Hayden had surgery last week to remove a row of bones in his right hand, including the scaphoid he injured in a crash in 2011. On Tuesday, Hayden was examined for the first time after surgery, and although his recovery is going well, he will require an extended period of rehabilitation before he is ready to return to race.

As a result, Hayden will be forced to skip both the Indianapolis and Brno rounds of MotoGP, in the hope of returning to action at Silverstone at the end of August.

Sunday Summary at Brno: Three Great Races

08/26/2013 @ 11:45 am, by David Emmett6 COMMENTS

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There must be something in the Moravian water. Three races at Brno on Sunday, and all three genuine barnburners. What’s more, the podiums had a good mixture of experience, age, and nationality.

Only five of the nine were Spanish, while in Moto2, there wasn’t a single Spaniard on the podium. And at the end, the championships in all three classes got a little more interesting.

Race of the day? Impossible to say, but the 2013 Czech Grand Prix will surely be remembered for the MotoGP race. After a tense race with a blistering finish last year, the 2013 race was even better.

MotoGP: Race Results from the Czech GP

08/25/2013 @ 5:36 pm, by Jensen Beeler19 COMMENTS

Saturday Summary at Brno: Of Qualifying (Mis)Practice, Getting a Tow, & New Dunlops

08/24/2013 @ 6:01 pm, by David Emmett7 COMMENTS

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You could have earned yourself a tidy sum today if you’d correctly predicted the MotoGP front row. Though Cal Crutchlow, Alvaro Bautista and Marc Marquez are all familiar faces on the front row, the combination of the three was quite unexpected. Crutchlow earned his second ever MotoGP pole at Brno, shattering the pole record on his way to doing it.

Bautista was on the front row at Laguna Seca, but his previous front row appearance was pole position at Silverstone over a year ago. And Marquez is a regular patron of the front row, but in four of his eight front row starts, he has had pole. The combination of the three was a surprise, and a testament to the way the new qualifying system this year manages to throw up surprises.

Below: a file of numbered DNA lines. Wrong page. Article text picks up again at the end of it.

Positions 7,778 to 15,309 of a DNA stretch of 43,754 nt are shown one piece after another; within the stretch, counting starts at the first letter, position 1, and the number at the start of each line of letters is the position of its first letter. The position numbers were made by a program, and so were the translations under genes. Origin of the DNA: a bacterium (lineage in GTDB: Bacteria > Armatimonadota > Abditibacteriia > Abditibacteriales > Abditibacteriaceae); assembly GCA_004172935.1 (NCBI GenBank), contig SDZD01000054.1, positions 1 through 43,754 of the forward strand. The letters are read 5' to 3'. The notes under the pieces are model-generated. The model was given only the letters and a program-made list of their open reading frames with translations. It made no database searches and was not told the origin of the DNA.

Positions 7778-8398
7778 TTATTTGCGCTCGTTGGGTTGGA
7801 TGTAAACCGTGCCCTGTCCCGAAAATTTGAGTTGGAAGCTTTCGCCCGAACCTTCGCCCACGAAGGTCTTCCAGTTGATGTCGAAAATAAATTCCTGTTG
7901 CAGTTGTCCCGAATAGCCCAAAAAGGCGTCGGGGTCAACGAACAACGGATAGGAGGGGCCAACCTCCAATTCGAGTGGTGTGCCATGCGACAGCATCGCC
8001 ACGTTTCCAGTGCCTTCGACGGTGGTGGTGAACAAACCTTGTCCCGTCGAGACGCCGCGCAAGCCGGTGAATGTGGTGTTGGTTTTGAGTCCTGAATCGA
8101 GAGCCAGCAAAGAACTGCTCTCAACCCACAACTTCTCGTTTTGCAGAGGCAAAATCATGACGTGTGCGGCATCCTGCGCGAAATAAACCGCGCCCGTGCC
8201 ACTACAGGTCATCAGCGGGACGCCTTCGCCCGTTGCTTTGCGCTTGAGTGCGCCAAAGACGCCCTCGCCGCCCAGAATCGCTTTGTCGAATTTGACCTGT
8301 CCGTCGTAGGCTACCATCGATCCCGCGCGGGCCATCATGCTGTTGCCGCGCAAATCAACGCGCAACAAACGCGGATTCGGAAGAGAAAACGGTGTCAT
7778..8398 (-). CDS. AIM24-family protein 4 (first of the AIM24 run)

MotoGP: Qualifying Results from Brno

08/24/2013 @ 2:33 pm, by Jensen Beeler3 COMMENTS

Friday Summary at Brno: On Yamaha Tracks, Honda vs Yamaha, & Innovation in Moto2

08/23/2013 @ 4:33 pm, by David Emmett2 COMMENTS

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After visiting three Honda tracks in a row, MotoGP finally heads back to a Yamaha track. Brno is fast, flowing, with a multitude of left-right and right-left combinations which favor the agility and high corner speed of the Yamaha over the more stop-and-go Honda tracks. Here, it is the Yamaha’s turn to shine.

Well, that was the theory. At the end of the first day of practice, it’s the Honda of Stefan Bradl on top of the pile, ahead of Jorge Lorenzo, Dani Pedrosa, Valentino Rossi, Marc Marquez, and Cal Crutchlow. That’s Honda, Yamaha, Honda, Yamaha, Honda, Yamaha. So much for Yamaha domination. Then again, with just three tenths of a second separating Bradl in first from Crutchlow in sixth, Brno is hardly seeing the Hondas dominate either. There is very little to choose between any of them.

Preview of Brno: Looking Forward & Looking Back

08/22/2013 @ 7:13 pm, by David Emmett10 COMMENTS

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One race down, two more to go in the first of MotoGP’s two triple-headers in 2013, and this is the most brutal transition. After a draining race in the humidity of the Midwest, the teams and riders pack up, head east and face a wall of jet lag before getting ready to race at Brno, one of the most physically demanding circuits on the calendar.

After that, they get to pack up again and head back west, just a short hop this time to the UK, its one-hour time difference from Brno small enough not to cause jet lag, but just enough to throw your body clock just out of kilter.

Whether Brno will produce the same flashes of excitement, which Indianapolis did, remains to be seen. At Indy, the riders encountered what they described as the best surface they’d ever seen at the track – relative, of course, to previous visits – and that helped in some small way to spice the racing up a little.